Lisa Romeo prompt #9. This was week two of our improv sessions with Jimmy Carrane at Off Campus Writers Workshop. I'm still a bit fuzzy on where all this improvisation (both the theater games and the free writing) will take me, but I'm sticking with it for now.
Prompt: Go, Team, Go
The Big House — also known as Michigan Stadium — the biggest, baddest, best place to watch American football, nay, any sporting event, in the world. 100,000+ seats of unobstructed views of the field.
Even if you don't like football, The Big House is an adventure. There's always something to watch. You have your rabid Michigan fans, many shirtless in frigid temperatures, showing off Maize and Blue war paint and jingling their key rings on key plays. There's the tide of sound rising in a unified chorus of cheers or moans as they play unfolds on the field.
Then there's the human wave, when 100,000 people work together rising and waving and falling again as the wave rings the stadium, faster and faster, reversing on itself and then crossing, in spontaneous perfectly timed choreography. It's a sight to behold.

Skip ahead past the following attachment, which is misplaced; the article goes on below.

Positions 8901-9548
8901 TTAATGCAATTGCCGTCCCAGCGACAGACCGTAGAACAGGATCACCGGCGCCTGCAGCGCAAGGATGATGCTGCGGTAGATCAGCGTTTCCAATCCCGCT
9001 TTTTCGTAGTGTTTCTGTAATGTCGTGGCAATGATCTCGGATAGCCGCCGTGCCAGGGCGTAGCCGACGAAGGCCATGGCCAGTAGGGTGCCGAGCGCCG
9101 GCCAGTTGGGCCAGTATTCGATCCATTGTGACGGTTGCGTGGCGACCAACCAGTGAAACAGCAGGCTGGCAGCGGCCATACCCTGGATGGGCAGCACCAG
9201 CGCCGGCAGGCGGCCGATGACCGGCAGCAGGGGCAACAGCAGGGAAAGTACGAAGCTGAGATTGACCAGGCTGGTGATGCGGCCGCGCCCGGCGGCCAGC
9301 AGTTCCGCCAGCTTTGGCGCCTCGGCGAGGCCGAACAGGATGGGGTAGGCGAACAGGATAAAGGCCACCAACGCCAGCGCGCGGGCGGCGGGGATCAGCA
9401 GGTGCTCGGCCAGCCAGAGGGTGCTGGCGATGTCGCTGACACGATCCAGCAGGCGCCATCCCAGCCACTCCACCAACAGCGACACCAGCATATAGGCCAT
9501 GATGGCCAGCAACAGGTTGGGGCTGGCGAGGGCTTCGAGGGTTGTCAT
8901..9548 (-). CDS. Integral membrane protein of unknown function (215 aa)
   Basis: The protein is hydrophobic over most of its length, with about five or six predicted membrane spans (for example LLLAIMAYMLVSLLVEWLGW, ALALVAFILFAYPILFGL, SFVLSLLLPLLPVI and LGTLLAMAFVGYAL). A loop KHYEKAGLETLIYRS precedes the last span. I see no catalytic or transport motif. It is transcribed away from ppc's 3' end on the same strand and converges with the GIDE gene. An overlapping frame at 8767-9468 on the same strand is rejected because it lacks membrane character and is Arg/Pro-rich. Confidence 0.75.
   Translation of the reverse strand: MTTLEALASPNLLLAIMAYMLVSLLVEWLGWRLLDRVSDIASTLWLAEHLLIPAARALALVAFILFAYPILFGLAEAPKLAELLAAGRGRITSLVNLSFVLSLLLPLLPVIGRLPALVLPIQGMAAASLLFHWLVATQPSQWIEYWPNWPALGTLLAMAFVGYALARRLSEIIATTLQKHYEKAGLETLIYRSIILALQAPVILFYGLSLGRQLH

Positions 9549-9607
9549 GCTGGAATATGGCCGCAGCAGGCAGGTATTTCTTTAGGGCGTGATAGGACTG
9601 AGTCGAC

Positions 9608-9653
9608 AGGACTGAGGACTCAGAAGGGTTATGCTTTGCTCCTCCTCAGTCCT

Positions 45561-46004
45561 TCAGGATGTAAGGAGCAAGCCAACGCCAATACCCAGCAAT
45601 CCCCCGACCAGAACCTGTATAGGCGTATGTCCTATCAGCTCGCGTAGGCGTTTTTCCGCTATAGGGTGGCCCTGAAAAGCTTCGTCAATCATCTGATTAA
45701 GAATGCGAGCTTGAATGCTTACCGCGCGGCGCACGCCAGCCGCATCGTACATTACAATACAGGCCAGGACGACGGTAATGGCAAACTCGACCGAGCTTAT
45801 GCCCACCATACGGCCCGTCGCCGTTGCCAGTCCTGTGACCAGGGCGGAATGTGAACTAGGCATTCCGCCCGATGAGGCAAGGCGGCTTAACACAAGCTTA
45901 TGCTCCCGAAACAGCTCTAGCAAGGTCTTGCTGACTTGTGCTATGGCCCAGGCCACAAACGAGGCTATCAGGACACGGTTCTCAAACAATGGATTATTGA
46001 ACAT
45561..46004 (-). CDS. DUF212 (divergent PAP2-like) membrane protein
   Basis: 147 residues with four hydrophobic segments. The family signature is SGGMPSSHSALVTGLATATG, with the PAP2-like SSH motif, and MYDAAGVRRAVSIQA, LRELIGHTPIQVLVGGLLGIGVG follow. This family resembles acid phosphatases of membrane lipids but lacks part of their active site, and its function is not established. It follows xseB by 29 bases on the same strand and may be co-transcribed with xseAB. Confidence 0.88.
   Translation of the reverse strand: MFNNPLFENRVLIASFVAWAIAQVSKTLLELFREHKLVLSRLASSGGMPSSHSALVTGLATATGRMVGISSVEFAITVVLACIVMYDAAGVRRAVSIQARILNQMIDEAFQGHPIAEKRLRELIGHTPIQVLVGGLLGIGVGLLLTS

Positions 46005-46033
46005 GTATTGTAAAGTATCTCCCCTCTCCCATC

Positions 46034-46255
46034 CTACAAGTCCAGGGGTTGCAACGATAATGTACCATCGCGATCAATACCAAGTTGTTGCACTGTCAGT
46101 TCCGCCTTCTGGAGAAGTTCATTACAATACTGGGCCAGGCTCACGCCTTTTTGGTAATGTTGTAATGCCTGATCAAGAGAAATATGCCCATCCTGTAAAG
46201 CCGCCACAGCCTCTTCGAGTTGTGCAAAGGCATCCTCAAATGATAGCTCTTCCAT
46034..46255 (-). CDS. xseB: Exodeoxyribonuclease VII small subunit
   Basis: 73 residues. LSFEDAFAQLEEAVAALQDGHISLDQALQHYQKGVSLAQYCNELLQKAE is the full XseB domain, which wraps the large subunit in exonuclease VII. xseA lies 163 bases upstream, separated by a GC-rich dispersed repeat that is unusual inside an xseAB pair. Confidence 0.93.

The 150-member Miiiiichigan marching band takes the field at half time, led by the most enthusiastic drum major in the NCAA. We don't need no stinkin' mascot. We've got cheerleaders tumbling off the walls to count out the score. And the pep band touring the stands. And an alma mater that nobody knows, except when you reach the word "Hail". And a fight song that everybody know, played like a leitmotif throughout the game.
I like football, at least college football, but you don't need to be a fan to get into the spirit. An autumn afternoon at The Big House will take you to places you've never been … even back in time and spirit to the days of the Roman Coliseum — it's a real Ann Arbor circus.
Time: 11 minutes
Nonfiction from a writing prompt is a completely different experience. I've written about Michigan Stadium before, on my real blog. Maybe there's something here that needs to be explored — an essay for the alumni magazine perhaps. Think outside the box. Think new venues.